I can’t see any advantage to living on Mars at all. If we’re going to space the only reasonable and lowest cost solution is rotating space habitats. The only problem with this is it will take more time and a long dedication. Most likely the first two or three will be a big bust. Become completely covered in fungus or some other sort of disaster. The materials could come from the Moon and if you’re really adventurous the asteroid belt. I think the key would be remote mining with maybe a few technicians. The material could be launch O’neil style off the Moon with linear electromagnetic launchers.

    There’s lots and lots and lots of material for an extraordinary amount of space.

    “…It is now possible to have a skylight in any room at any depth…”

    Was that where they used big thick fiber optics???? Saw that a long time ago not sure if it’s the same you speak of.

  5. CVLR says:


    The advantage to living in Mars is protection from millions and millions of tiny Universe-bullets speeding around at unimaginable velocity. Plus, you get 37% gravity, which is infinitely better than microgravity. An enormous mass of highly stable rock fit for architecture is a big win also.

    What we need is interstellar travel, but that won’t happen with an average IQ of 100. Genetic engineering or artificial superintelligence are prerequisite.

    “Was that where they used big thick fiber optics???? Saw that a long time ago not sure if it’s the same you speak of.”

    Welcome to the future.

    This tech is in the same cool-factor league as flying cars, in my opinion.

  6. Sam J. says:

    You don’t understand what I’m referencing when I say “habitat”. It is spun for artificial gravity and has massive shielding of dirt.

  7. Kirk says:

    For those of you arguing for the “vast open spaces” in habitat design, I would submit to you that you’re thinking about this in terms of a planet-bound mentality.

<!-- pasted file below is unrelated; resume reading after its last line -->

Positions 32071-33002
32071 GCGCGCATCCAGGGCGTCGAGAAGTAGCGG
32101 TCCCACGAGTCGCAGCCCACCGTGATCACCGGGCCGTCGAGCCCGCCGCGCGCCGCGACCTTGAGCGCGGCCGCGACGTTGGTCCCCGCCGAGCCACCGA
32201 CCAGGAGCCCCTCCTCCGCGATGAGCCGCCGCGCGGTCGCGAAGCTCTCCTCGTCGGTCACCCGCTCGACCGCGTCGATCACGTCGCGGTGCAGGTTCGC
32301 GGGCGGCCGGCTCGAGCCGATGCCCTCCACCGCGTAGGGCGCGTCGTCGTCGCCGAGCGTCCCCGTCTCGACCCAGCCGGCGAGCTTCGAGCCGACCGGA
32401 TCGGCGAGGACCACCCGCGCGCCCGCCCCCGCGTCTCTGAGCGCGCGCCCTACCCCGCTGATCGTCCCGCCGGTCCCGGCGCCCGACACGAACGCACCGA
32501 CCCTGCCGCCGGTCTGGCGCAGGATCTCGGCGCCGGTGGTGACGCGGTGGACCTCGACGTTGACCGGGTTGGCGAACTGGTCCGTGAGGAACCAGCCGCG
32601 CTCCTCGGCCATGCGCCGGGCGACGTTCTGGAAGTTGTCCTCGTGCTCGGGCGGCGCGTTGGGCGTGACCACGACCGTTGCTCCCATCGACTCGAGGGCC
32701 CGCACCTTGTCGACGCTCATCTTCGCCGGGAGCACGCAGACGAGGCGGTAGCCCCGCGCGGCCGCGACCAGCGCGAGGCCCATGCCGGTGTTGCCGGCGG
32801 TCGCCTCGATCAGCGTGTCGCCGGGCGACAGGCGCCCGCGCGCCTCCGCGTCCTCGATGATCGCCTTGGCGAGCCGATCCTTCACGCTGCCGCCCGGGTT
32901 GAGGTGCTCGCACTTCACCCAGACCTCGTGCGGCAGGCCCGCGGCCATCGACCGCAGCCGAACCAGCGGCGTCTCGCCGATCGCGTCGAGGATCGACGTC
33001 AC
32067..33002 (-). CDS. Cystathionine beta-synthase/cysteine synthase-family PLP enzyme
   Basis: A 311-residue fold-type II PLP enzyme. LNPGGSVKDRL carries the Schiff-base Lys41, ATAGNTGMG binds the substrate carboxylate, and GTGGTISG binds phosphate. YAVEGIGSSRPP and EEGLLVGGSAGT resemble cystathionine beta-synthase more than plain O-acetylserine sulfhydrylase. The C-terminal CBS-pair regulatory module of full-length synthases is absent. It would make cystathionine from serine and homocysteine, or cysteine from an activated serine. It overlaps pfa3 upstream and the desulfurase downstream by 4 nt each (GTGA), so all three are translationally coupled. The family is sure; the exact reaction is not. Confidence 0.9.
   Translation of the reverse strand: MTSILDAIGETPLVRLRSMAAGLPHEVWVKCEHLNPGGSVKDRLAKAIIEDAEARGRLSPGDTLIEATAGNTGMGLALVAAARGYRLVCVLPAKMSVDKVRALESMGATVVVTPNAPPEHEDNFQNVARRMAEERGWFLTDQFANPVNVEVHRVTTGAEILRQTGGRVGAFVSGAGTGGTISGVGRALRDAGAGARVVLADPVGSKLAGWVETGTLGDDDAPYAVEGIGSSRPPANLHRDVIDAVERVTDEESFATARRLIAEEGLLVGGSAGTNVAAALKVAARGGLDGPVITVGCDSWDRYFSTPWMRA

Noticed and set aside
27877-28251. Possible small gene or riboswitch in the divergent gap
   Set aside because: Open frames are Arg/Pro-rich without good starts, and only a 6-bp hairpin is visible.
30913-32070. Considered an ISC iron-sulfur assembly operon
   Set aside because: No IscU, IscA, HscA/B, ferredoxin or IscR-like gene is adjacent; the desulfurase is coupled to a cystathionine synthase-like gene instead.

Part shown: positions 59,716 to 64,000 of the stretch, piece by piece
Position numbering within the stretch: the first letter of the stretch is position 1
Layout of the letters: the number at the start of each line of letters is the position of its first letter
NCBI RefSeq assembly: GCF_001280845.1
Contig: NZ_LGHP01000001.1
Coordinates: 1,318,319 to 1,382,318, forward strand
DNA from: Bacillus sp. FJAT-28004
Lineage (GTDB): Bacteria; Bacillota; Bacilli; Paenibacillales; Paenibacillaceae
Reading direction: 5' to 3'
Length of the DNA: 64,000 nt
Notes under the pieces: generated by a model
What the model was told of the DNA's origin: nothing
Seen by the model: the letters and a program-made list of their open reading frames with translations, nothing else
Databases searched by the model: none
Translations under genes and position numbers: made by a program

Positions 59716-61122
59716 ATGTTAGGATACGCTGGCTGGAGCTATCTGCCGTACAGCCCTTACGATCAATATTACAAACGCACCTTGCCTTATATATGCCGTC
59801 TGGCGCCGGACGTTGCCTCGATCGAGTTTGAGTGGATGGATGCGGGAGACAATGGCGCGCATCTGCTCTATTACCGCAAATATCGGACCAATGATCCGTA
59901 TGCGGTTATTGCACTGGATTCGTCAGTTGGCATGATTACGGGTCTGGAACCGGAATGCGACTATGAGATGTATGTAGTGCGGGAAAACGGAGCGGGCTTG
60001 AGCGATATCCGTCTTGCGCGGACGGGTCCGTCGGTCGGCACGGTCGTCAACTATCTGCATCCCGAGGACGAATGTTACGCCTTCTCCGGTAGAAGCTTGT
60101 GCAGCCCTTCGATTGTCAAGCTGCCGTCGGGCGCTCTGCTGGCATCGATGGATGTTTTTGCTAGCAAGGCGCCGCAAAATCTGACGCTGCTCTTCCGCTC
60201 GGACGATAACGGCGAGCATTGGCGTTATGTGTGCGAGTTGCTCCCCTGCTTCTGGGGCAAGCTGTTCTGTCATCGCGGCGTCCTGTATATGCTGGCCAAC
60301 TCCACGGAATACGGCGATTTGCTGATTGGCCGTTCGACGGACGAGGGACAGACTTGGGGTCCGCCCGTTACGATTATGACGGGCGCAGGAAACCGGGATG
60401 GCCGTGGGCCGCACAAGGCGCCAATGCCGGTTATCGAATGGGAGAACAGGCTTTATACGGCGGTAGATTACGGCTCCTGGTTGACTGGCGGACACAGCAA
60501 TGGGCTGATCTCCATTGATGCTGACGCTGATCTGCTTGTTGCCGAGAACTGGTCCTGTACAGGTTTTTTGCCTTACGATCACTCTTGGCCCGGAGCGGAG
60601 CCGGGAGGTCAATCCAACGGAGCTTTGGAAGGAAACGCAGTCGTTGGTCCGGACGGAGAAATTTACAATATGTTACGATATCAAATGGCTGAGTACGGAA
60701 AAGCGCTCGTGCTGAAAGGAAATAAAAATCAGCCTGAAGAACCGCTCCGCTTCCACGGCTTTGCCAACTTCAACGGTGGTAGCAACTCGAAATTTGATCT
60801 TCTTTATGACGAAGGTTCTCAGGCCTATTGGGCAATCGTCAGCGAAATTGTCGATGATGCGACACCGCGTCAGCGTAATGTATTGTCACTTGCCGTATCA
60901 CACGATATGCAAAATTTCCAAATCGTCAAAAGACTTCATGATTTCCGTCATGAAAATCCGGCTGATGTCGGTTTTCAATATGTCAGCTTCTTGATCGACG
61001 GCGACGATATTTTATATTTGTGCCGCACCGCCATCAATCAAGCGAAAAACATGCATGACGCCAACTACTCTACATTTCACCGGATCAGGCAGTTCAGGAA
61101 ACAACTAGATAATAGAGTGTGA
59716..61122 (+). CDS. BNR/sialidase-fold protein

Our descendants living in man-made constructed habitats are going to have an entirely different set of sensibilities and values. Vast open spaces they can get simply by going outside the habitats wearing pressure suits. The life support areas? They’re gonna have to be paranoid as hell, by necessity. Nobody is going to put their faith in some half-ass excavated or fabricated construction that’s prone to fracture or blow-out, not a scale of kilometers. Aside from that, the expense of maintaining that amount of atmosphere is simply going to be too damn high to risk losing it all in some massive blow-out due to either accident, misadventure, or malfunction.

    You’ll likely see a few of them built, as we leave Earth. After the first few major disasters, you’re not going to see any built at all–It will all be small, cellular structures that are massively redundant and backed up, even for small “settlements”. Nobody is going to build a habitat out past near Earth orbit that can’t function on its own, and which isn’t massively durable and redundant beyond belief.

    Imagine some settlement out near Jupiter or Saturn, suffering a blowout of their primary environment; what happens next to the mentality of the people observing that long drawn-out death spiral as the inhabitants run out of life support while everyone tries to reach them with aid? Care to imagine the modern equivalent of the Scott expedition, with the entire species watching what happens in delayed real time?

    Yeah; we’ll do it once, twice, maybe a third time: After that, it’s all going to be little bitty separate redundant cellular structures like beads on a necklace, dug in and built into whatever we wind up using. You will not see “eggs in one basket” solutions, ever. People just aren’t that stupid; they want vistas, they’ll go outside. Space-born aren’t going to be like us; they’re going to have to have a dichotomy in their heads, agoraphobic in terms of life-support areas, and the exact opposite in terms of everything else.

    I would imagine that the transition for them from deep space environments to planetary existence would likely freak many of them right the hell out, and rightly so–The space-born are going to have to have engrained habits and cultural traditions such that the idea of living out under an open sky will likely create a huge psychotic break for them. The idea of going to sleep in a non-airtight sealed compartment will likely be profoundly disturbing, and not having a pressure suit easily to hand at all times will be equally damaging to their psyches.

  8. CVLR says:

    Wrong video up above. Check out: or their site:


    Reading comprehension isn’t the strongest in this thread, I see.

    Look, the post is about bases on the Moon or Mars. Okay? So I’m talking about bases on (in) the Moon or Mars. Where there’s rock. And gravity. And the rock provides plenty of highly impervious protection against countless of our Solar System’s immensely lethal bullets and our Sun’s radiation.

    And in rock, big underground spaces — reinforced, of course — aren’t really a problem. We’re talking about smallish-park-sized places here, okay? A football field or five in size and two or three (or four) trees high.

    Like, fuck. Seriously.